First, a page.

More durable.
Harder surface (doesn’t scratch easily).
Plastic lenses
Softer surface (easier to scratch).
Harder to apply coatings.
Plastic lenses
Easy to apply coatings for many reasons.
High-index (for stronger prescriptions) available.
Plastic lenses
High-index (for stronger prescriptions) available.

There are also a few different varieties of plastic available for use in prescription lenses. They all scratch easier than glass, but anti-scratch coatings help offset that disadvantage.

Common plastic materials include:

  • Standard plastic. The most common plastic for prescription lenses is Columbia Resin #39 (known simply as “CR-39®” for short). CR-39 weighs half as much as glass, which helped it become a popular lens material.
  • Polycarbonate. This type of plastic is light and yet very durable, and it’s more shatter-resistant than CR-39. The lenses can be even thinner and lighter than with CR-39, too. This material is especially popular for very active people, including kids. They’re also good for people with strenuous jobs where you’re more likely to damage your glasses.
  • Trivex®. This is the lightest of the plastic materials available for prescription lenses. It’s also impact-resistant.
  • High-index plastics. Similar to varieties of high-index glass, high-index plastics are useful for stronger prescriptions. But like their glass counterparts, high-index plastics also have durability issues and are prone to breaking.

Risks / Benefits

What are the advantages of eyeglasses?

While eyeglasses don’t fix the underlying issue, they do compensate for the problem while it’s happening so you can go about your usual routine and activities.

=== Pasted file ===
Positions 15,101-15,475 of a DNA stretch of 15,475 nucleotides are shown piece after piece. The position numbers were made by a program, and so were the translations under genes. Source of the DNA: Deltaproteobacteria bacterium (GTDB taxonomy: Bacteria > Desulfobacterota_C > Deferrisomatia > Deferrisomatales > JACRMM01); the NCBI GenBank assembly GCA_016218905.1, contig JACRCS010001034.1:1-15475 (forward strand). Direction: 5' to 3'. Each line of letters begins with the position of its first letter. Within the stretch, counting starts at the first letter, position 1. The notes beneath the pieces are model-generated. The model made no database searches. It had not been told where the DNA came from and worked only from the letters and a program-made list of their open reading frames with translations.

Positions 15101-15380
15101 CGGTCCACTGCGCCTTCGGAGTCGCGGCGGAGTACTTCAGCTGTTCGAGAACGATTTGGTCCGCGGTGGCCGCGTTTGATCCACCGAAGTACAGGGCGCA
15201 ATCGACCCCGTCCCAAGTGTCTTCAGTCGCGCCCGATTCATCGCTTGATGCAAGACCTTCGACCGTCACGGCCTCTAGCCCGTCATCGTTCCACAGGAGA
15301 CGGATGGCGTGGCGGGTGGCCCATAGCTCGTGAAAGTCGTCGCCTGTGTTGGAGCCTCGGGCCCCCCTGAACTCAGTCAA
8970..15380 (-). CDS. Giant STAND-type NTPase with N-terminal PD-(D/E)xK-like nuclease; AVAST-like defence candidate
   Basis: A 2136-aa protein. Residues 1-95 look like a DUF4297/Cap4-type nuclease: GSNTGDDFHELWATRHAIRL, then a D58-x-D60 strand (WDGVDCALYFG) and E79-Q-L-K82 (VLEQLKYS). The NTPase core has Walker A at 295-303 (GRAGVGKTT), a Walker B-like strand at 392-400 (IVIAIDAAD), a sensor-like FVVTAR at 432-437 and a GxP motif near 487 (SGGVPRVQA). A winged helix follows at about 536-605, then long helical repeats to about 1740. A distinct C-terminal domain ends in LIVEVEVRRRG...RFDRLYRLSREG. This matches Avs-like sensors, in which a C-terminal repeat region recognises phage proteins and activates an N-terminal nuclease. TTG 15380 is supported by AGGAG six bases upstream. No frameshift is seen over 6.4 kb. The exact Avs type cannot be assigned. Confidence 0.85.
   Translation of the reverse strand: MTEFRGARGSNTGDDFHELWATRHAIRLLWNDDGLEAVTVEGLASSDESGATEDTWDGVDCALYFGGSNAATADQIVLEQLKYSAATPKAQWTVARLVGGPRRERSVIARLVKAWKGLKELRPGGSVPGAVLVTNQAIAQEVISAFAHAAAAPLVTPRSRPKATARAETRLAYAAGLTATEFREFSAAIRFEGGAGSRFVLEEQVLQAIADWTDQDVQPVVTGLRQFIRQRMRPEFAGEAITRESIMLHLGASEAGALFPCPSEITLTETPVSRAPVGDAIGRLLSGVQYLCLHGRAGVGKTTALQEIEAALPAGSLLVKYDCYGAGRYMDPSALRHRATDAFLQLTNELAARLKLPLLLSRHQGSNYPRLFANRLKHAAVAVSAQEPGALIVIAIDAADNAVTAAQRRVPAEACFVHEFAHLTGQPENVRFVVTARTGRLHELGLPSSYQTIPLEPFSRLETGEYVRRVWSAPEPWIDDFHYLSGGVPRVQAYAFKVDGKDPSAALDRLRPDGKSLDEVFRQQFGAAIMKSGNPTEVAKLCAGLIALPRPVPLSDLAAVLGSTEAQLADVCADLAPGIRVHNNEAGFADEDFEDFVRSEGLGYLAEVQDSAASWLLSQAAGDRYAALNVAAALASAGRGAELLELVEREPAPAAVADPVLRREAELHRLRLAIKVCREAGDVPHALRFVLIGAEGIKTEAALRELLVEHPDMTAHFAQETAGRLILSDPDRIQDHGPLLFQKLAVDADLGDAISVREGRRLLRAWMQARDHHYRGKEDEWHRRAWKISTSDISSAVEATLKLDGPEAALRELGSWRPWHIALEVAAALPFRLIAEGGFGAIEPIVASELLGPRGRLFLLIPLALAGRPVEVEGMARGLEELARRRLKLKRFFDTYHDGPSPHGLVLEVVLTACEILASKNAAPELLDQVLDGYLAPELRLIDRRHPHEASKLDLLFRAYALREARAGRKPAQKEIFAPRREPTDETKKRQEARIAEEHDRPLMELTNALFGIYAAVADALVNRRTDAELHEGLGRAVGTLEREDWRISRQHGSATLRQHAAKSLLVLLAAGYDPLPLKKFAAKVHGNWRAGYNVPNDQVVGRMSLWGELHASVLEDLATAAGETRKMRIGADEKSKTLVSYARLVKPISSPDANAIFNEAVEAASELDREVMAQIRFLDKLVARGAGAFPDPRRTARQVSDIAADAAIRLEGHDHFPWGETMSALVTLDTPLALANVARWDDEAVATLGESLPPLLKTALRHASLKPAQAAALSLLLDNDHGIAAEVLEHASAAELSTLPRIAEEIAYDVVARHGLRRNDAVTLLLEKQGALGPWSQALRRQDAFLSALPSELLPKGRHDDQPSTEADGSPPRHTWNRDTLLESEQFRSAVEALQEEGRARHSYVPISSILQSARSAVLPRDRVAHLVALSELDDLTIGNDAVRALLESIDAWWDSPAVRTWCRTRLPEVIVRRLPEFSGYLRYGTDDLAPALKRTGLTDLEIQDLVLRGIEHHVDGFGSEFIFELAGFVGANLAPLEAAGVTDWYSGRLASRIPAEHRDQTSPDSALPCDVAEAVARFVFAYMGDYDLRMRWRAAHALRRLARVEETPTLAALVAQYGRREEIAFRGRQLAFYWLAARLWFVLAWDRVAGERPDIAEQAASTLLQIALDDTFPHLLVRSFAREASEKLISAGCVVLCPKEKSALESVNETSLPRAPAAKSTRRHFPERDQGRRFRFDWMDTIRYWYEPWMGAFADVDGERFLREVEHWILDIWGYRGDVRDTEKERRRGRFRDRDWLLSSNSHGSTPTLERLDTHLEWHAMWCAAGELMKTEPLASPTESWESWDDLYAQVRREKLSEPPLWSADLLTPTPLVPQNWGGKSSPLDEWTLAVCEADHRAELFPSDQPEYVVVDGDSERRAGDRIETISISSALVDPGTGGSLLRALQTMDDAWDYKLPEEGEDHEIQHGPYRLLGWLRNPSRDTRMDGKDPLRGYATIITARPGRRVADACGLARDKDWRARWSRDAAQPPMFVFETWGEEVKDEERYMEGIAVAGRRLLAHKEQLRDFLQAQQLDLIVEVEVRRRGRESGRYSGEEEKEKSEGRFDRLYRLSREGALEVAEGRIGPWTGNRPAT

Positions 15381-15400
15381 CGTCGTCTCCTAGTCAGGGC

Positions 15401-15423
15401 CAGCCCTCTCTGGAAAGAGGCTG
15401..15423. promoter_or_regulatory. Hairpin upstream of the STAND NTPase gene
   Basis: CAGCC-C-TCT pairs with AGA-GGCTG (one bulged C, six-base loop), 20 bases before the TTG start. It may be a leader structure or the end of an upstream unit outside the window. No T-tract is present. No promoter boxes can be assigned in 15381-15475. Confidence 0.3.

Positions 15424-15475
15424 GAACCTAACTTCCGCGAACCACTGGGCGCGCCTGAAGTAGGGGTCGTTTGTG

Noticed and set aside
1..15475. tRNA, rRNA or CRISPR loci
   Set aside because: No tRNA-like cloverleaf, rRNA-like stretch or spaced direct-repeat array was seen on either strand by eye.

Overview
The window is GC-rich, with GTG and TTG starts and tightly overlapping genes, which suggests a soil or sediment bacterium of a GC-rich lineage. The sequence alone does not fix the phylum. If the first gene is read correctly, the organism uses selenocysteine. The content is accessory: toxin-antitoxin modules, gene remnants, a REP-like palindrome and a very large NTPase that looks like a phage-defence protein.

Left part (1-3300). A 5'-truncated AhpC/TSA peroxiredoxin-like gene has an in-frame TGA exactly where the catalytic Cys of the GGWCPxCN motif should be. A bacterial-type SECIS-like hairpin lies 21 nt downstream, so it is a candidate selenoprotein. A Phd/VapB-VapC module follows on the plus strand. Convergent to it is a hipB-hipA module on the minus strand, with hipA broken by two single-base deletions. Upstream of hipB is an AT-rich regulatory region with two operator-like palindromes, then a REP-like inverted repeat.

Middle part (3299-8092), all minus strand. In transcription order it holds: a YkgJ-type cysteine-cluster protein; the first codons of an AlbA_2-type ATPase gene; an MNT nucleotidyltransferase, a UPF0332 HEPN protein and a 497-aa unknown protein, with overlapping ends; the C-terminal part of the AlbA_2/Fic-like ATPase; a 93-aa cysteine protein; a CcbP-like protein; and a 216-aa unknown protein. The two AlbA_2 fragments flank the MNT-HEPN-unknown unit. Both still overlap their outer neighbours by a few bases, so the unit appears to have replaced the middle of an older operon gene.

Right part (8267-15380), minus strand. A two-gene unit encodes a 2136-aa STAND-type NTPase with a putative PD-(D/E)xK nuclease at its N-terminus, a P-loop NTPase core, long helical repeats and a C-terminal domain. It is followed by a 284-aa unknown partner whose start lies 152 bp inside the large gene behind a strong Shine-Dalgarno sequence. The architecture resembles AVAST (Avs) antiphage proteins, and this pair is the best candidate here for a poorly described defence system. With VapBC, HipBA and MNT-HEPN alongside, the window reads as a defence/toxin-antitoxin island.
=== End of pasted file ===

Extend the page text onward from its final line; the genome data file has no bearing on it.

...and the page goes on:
Specific advantages include:

  • They work. The history of eyeglasses goes back centuries. And technological advances mean modern eyeglasses can be lighter, less expensive, more durable and better at helping you see.
  • They’re safe. Eyeglasses pose little to no risk to your health and safety.
  • They can help with a wide range of eye issues. Eyeglasses can help with all forms of refractive errors. And the various ways of making lenses mean they can treat multiple issues at once. Some examples include bifocals and trifocals, or glasses that can treat both astigmatism and far-or nearsightedness at the same time.
  • The underlying technology isn’t expensive. Eyeglasses can be made at a very low cost, depending on the techniques and materials used.
  • Insurance coverage is widely available. Vision insurance plans are common and cover much of the cost of lenses and frames.
  • Cost assistance programs may be available. Depending on where you live, programs may help cover or lower the cost of eye exams, glasses or related needs if you don’t have insurance or your insurance doesn’t fully cover the costs related to your eyeglasses.

How long does it take to adjust to new glasses?

Adjusting to new glasses usually takes only a few days. But certain prescription adjustments (like prism changes to help with eye alignment) may take longer to get used to. Your eye care specialist is the best person to tell you what to expect with your prescription.

How do I care for my glasses?

When you’re not wearing your glasses, the best place to store them is in a hard-shell eyeglasses case. That will protect them from the most common causes of damage, like drops, scratches and more. If you don’t have that kind of case handy, a clean, dry place away from anything that could scratch or otherwise damage them will do, too.